Different iterators have different types and they work a little bit differently, but the most basic things you can do with an iterator is:

  • increment it (it++ and ++it), which traverses onto the next object in a container
  • dereference it (*it), which returns the value that the iterator points to

Here are a few examples of using iterators with std::vector:

main.cpp
#include <iostream>
#include <vector>

int main() {
std::vector<int> numbers = { 5, 12, 2137, 1, -5, 22, 96 };

// We obtain the iterator here,
// we use the `c` version because we don't intend to change the contents of the vector,
// we only want to print it
std::vector<int>::const_iterator begin = numbers.cbegin();
std::vector<int>::const_iterator end = numbers.cend();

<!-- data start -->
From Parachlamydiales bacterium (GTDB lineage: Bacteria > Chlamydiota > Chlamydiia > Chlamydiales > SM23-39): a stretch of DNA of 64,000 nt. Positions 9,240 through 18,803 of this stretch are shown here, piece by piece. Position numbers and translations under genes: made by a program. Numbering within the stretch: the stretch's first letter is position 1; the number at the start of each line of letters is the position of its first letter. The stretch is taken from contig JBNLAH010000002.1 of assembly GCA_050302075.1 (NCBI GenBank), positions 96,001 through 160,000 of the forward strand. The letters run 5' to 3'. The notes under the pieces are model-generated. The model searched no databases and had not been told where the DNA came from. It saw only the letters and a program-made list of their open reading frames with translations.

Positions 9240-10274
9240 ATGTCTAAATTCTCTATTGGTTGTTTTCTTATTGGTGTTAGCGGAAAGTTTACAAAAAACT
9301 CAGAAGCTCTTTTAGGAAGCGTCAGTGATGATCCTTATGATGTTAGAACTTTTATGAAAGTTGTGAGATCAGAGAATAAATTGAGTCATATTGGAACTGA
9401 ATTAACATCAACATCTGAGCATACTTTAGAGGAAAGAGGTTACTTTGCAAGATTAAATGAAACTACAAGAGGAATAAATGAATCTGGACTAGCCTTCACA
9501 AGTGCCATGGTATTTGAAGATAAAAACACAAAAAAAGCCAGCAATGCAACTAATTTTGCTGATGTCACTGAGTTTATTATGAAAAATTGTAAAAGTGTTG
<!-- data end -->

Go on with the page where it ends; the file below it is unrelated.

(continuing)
// here we first check if begin is not equal to end, if it is, then we've traversed the entire container
// if it's not, we print the number
// then we increment the iterator
for(; begin != end; ++begin) {
// *begin means "access the element the iterator points to"
std::cout << *begin << ' ';
}
}
Result (console)
5 12 2137 1 -5 22 96

Now, notice how we had to manually specify the type (std::vector<int>::iterator, std::vector<int>::reverse_iterator, etc.) every time. It is not very convenient. For that purpose you can use the auto placeholder:

auto begin = numbers.begin();
auto begin = numbers.rbegin();
auto begin = numbers.crbegin();

auto deduces the type for us and it has no performance penalty. The code is easier to read that way, so if you can, prefer it. Read more about it here: auto.

Ranges

Now what exactly is a range? The exact definition and inner workings in C++ are a little bit complicated, but a range can be defined as anything that we can iterate over. An array, vector, string, map, etc..

All rangified algorithms accept a range. The same way iterators can be different types and have slightly different behaviours, some ranges also differ from others and cannot be used with some algorithms.